Stop “Should-ing” on Yourself

 

stop shoulding-candle lanterns

While working with clients this theme is often discussed. I have had numerous conversations with a wide spectrum of ages about this belief; with those entering their adult lives, to the elderly who have less years ahead of them then they have behind. A few conversations this week inspired this posting.

I believe (U.S.) culture has been programmed with a narrow criteria that determines what a successful life entails. The predominant statement I often hear is, “I am not where I ‘should’ be in my life.” There is a belief that where they are is not adequate and they “should be” further along in their career, should have a family, should be in a relationship, marriage, have more money in the bank etc.

First, let me be honest and admit I have fallen prey to these thoughts myself! I have a process I use and remind myself each individual has their own journey, and that journey has its own timing.

Consider this metaphor. Think of your life in terms of a fruit tree.

Some trees do not bear fruit immediately after planting. Many will not bear fruit until years later. Is the tree impatient? Does the tree start pulling on its own roots telling them to grow faster? Or, does it simply allow growth to happen, enabling its branches to reach higher and wider, while its roots grow deeper into the soil? When a tree receives adequate water, sunlight, and nutrients, it is supported in its growth. When the timing is right, when it has matured and conditions are optimal, it will then begin to produce fruit.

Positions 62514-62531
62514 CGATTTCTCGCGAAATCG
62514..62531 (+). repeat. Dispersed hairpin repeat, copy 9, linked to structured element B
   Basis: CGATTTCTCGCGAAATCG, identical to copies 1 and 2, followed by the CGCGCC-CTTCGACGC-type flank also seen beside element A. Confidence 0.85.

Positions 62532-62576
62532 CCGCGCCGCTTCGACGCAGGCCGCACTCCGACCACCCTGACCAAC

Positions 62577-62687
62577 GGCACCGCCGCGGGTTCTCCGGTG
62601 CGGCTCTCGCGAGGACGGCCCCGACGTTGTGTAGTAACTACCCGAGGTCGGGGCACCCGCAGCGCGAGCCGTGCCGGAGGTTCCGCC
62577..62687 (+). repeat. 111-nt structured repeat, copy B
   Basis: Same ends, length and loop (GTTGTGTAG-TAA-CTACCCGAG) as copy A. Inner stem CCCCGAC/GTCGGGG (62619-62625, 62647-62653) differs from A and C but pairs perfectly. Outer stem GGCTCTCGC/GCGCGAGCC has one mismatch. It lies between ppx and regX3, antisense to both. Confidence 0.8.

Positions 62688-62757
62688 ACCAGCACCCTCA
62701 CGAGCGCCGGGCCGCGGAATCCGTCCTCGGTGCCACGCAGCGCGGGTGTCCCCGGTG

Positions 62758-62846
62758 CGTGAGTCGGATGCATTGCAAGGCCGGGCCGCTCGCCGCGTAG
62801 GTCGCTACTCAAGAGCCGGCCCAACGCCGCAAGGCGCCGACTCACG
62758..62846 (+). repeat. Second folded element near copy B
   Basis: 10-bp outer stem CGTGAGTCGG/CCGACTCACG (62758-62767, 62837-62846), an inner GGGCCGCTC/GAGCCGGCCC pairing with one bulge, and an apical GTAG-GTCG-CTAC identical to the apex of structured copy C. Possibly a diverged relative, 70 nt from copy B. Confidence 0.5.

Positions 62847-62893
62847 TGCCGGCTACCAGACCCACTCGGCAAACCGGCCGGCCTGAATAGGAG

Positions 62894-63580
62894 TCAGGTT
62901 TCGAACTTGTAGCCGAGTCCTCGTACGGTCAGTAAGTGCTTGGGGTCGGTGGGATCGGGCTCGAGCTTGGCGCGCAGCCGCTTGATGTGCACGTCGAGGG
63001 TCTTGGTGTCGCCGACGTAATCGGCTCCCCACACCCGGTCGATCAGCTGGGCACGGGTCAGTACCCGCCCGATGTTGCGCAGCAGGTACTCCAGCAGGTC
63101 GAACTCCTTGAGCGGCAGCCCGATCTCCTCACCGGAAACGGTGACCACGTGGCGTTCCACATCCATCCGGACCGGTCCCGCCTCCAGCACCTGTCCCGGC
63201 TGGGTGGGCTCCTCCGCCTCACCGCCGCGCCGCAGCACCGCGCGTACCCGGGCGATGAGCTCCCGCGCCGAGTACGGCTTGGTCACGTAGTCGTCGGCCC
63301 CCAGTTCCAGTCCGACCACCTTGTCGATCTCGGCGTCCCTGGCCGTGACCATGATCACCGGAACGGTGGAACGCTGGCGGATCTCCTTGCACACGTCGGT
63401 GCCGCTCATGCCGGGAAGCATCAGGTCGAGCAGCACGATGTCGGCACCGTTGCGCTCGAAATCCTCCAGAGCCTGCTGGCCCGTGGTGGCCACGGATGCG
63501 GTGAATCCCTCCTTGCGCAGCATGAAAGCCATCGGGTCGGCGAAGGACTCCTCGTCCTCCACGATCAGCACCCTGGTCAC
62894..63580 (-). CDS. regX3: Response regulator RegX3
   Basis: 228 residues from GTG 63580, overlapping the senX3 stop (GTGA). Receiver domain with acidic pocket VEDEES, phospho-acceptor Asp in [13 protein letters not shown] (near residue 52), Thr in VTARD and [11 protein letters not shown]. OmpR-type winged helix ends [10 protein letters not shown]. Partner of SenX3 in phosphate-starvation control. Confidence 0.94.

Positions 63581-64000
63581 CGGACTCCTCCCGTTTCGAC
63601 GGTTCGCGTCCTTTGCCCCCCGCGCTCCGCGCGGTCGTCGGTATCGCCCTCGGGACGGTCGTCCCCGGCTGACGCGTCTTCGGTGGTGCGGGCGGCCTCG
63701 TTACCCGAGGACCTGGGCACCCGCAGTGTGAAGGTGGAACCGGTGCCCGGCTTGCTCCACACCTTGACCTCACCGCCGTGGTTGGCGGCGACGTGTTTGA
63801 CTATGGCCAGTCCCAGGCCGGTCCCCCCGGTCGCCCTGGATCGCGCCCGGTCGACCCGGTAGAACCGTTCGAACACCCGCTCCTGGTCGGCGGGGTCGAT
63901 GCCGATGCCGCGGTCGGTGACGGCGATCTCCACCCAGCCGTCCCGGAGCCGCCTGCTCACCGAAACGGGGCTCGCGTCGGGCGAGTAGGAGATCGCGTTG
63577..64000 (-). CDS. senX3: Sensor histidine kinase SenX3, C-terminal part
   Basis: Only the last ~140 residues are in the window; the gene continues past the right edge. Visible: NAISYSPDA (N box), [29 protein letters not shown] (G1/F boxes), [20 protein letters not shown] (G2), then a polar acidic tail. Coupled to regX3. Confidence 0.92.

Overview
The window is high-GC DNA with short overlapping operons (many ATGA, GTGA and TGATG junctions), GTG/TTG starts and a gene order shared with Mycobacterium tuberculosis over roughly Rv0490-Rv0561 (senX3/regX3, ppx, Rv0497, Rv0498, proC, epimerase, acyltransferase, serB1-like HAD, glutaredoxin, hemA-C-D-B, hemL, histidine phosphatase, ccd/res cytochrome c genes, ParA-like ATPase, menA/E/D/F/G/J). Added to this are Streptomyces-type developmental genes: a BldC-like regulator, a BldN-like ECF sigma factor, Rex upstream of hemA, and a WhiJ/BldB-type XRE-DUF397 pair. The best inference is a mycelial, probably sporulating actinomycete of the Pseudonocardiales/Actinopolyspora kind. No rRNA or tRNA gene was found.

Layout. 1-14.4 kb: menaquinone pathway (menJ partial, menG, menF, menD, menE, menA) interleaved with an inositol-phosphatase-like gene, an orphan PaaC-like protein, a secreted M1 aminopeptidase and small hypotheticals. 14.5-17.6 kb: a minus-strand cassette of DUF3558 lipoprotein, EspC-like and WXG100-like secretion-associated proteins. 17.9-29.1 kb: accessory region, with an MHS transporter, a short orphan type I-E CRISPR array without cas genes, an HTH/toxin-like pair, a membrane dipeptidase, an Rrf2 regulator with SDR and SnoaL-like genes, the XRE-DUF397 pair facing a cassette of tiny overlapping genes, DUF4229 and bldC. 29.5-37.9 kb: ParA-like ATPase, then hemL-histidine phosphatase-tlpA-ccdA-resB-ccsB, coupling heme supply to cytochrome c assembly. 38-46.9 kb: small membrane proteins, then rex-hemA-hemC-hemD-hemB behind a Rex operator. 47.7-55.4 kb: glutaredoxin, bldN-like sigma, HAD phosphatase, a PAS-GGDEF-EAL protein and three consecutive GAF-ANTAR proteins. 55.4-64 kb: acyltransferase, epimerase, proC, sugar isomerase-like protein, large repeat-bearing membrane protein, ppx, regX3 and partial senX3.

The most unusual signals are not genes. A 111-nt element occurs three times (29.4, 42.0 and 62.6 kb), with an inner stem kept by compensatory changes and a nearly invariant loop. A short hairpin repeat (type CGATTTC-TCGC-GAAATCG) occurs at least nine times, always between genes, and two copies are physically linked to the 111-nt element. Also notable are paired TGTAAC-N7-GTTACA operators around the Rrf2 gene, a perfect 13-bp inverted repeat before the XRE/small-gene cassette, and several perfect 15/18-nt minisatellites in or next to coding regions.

It is easy to compare our lives to others, our siblings, contemporaries, colleagues, or the general public etc. Comparing ourselves to others while holding the belief that we “should” be at a different place in life, is in part, what keeps us caught in an unhelpful cycle.

Should statements create distorted thinking patterns that contribute to stuckness.

The more often you “SHOULD” on yourself, the unhelpful thinking pattern and beliefs are driven deeper—which makes creating change more difficult. “Should’s” also reduce self-esteem, which affects self-confidence and ripples into other areas of your life.

The good news is, with regular guidance, you CAN change them.

Are you ready to stop “should-ing” on yourself and change those unhelpful thought patterns?

© 2016 Liisa Gavlick, MA.-Full Circle Wellness. All rights reserved.

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